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I remember the first time I co-facilitated in a class in which the Parent-Adult-Child model was on the docket there was a huge amount of confusion and resistance among facilitators.  Why are we talking about ego states in this way?  What does it have to do with mindfulness?  Doesn’t it just confuse the already muddy waters of “the ego” which we often consider our nemesis?  Meanwhile, the traditional diagram with the parent ego state on top seemed to create even more “huh?”   In most things we tend to think that “the top” is where we’re supposed to be, but in this model we’re striving for the middle spot– below the parent– which at first glance feels a bit odd.

As I continued to work with the material though (and had to draft a description of it for the new workbook) it all started to make more sense.  I found in classes that it was actually useful to reference our initial discussion of Parent-Adult-Child throughout the Drama Triangle, and Empowerment Triangle sessions (and sometimes even in Conflict and Art of Communication).  Also, along the way we began to use the term “mindset” instead of “ego state”, which helped to keep confusion about the “ego” at bay.  But this past Friday (in a class on Holding Your Seat that got cut short by a 1/2 hour and was generally a bit confused and chaotic), I finally landed this concept right on the nose.

As noted above, I’ve always found the Parent-Adult-Child diagram from Transactional Analysis less than helpful.  It’s designed the way it is (at least this is my guess) because a central feature of that work is the relational (between two people) aspects of the model.  Hence, the Adult to Adult relationship shows up in the middle spot, eye to eye.  But in the Path of Freedom we talk about the model in the context of the individual and in the context of past conditioning vs. now.  Last year when we were working on the Path of Freedom workbook I played around with different diagrams but never settled on anything I really liked.

But pressed for time last Friday, I found myself drawing up a different diagram– with Adult (“set of thoughts, feelings and behaviors based on now”) on top and the other two branching to either side below.  I asked the class for positive and negative qualities of both parent and child, writing the more functional ones above their “mindset” and the less functional ones below. It was then easy to bracket the whole bottom part as “past conditioning” with the parent side as “what we saw, heard and experienced” and the child side as “how we learned to survive, adapt to and navigate the world.”  I then explained that when we’re triggered, we tend to gravitate to the bottom, to one side or the other.  The discussion was still a bit flat up until this point.  Then I asked the women, “which of these states do you tend to go to when you are triggered?”  The two dimensional model immediately sprung to life as they shared their tendency to “yell” or “cry” or “flee” or “judge”, etc., whenever things got rough.  Energy and clarity, which had been lacking up until then, filled the room.  More importantly, it was perhaps the first time many of these women had ever considered that perhaps these tendencies were not a fixed aspect of “who they are.”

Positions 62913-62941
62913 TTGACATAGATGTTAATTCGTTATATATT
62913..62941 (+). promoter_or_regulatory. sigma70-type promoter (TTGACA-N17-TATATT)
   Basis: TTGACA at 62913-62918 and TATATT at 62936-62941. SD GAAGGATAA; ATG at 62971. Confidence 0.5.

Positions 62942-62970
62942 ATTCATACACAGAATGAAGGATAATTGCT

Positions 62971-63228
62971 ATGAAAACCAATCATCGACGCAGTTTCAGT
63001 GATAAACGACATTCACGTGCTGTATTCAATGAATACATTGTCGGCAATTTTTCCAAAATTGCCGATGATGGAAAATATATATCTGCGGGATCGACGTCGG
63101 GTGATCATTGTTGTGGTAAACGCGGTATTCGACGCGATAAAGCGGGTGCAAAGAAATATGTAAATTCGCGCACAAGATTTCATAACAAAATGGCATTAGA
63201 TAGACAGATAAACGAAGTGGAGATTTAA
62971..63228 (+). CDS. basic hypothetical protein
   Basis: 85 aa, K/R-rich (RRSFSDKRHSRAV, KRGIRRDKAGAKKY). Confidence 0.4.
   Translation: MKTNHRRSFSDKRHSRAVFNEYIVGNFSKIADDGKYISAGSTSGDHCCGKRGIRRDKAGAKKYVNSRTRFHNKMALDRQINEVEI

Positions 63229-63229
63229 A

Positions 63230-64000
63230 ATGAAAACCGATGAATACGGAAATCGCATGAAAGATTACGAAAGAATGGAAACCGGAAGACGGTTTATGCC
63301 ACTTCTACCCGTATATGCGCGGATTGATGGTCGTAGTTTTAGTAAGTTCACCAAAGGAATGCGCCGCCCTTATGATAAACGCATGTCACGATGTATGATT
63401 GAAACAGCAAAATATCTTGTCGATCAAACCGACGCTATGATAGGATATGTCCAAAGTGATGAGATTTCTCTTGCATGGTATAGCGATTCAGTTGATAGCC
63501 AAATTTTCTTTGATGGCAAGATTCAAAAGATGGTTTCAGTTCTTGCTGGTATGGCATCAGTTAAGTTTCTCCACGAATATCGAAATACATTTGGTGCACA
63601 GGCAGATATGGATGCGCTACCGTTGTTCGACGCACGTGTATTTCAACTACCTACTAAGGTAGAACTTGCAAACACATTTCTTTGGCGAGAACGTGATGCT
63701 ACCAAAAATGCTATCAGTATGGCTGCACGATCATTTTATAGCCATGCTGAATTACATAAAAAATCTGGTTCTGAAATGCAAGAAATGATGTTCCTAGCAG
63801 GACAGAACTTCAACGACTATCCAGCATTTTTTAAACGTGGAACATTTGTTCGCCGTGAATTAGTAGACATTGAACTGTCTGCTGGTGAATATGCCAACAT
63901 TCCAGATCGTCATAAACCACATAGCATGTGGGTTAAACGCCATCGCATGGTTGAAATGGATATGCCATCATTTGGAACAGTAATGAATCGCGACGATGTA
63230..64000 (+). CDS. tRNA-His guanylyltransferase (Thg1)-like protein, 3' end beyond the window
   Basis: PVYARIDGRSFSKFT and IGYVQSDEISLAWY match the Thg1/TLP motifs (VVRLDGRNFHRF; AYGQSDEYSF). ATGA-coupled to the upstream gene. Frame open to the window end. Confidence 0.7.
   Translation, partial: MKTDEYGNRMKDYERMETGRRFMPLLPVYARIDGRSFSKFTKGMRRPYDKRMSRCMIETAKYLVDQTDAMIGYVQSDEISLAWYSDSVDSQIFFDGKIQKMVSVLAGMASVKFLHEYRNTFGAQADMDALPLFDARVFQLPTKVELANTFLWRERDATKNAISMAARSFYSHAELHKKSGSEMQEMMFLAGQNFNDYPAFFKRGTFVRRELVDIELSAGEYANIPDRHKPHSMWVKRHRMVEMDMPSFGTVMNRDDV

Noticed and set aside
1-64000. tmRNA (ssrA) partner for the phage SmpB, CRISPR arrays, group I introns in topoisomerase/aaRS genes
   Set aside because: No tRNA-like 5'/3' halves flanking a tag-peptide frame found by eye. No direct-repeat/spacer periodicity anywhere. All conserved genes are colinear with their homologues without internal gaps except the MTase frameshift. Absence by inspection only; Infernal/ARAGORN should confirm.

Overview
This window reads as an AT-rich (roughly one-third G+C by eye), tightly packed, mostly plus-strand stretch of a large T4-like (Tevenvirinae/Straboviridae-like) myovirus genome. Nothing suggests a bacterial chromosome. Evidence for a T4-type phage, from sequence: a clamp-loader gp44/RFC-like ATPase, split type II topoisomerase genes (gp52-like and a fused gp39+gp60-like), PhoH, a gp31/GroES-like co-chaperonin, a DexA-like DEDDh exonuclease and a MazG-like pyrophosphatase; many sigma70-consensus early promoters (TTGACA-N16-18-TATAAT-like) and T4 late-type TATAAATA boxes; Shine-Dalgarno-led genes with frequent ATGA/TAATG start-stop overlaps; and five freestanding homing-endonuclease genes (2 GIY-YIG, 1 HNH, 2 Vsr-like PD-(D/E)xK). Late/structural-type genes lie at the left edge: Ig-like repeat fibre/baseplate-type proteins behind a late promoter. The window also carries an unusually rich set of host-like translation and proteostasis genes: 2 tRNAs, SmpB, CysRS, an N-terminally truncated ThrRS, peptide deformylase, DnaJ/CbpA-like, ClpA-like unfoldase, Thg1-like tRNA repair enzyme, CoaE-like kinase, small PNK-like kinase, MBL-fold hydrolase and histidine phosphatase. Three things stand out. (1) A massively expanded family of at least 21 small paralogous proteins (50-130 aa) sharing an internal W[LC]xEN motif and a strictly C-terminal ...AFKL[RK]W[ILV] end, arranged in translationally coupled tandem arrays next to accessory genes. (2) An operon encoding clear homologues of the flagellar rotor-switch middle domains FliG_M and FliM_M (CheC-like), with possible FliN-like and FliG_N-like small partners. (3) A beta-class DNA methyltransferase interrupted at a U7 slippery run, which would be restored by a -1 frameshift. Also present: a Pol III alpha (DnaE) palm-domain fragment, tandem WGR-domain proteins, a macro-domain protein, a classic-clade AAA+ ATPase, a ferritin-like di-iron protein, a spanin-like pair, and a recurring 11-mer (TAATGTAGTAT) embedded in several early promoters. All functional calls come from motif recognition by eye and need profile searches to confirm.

As we were talking, I looked back up at the board and then suddenly I saw it: we had just foreshadowed the above the line/ below the model that is to come in a couple of weeks.  In my mind’s eye I could see a line between the functional aspects of parent/child and the dysfunctional aspects below.  Above and below that line I could see the two distinct worlds– one of possibility, accountability and relationship and one of blame, self righteousness, helplessness and fear.

It was also obvious how the Victim, Persecutor and Rescuer of the Drama Triangle (below the line) emerge out of the dysfunctional child and parent mindsets.  Similarly, the Challenger and Coach of the Empowerment Triangle (above the line) show up as a natural outgrowth of the functional parent mindset.  Meanwhile, the Co-creator visually shows up in the same spot as the Adult, and gets to draw from the positive functional qualities of both mindsets.

It’s worth noting that in the diagram I drew above, I just used the qualities noted in the PoF workbook.  However, in class the lists came from the women and among other traits included “clear boundary setting” above the parent mindset and “open minded” above the child mindset– both of which I think are really important, especially as we start to think in an “above the line” kind of way.

I also like the way the diagram offers hope even if the functional aspects of the parent/child mindsets (nurturing, mentoring, protecting, clear boundary setting / creativity, spontaneity, playfulness, open mindedness) were absent from one’s past conditioning.

Of course, it doesn’t get real until it gets personal. This weekend I found myself thoroughly triggered by a particular behavior of my partner’s and just as I was about to totally lose my cool, I saw the model I had drawn up on the board in my head and for the FIRST TIME IN 13 YEARS I saw that my internal judgments and sense of fury toward him around this issue was just a replica of the parental reactions I saw and experienced as a kid.  Duh.  What a difference a little bit of clear seeing makes: all of a sudden it was easy to just to let… it… go…

There are lots of reasons I’m drawn to this work.  While I am still in the process of disentangling myself from some of the more dysfunctional (rescuer) nuances, I am ever grateful for the continued opportunity to explore this material in depth, to keep unpeeling the onion as it relates to my own life, to bear witness to the struggles and growth of others, and to hopefully be of service in that process.

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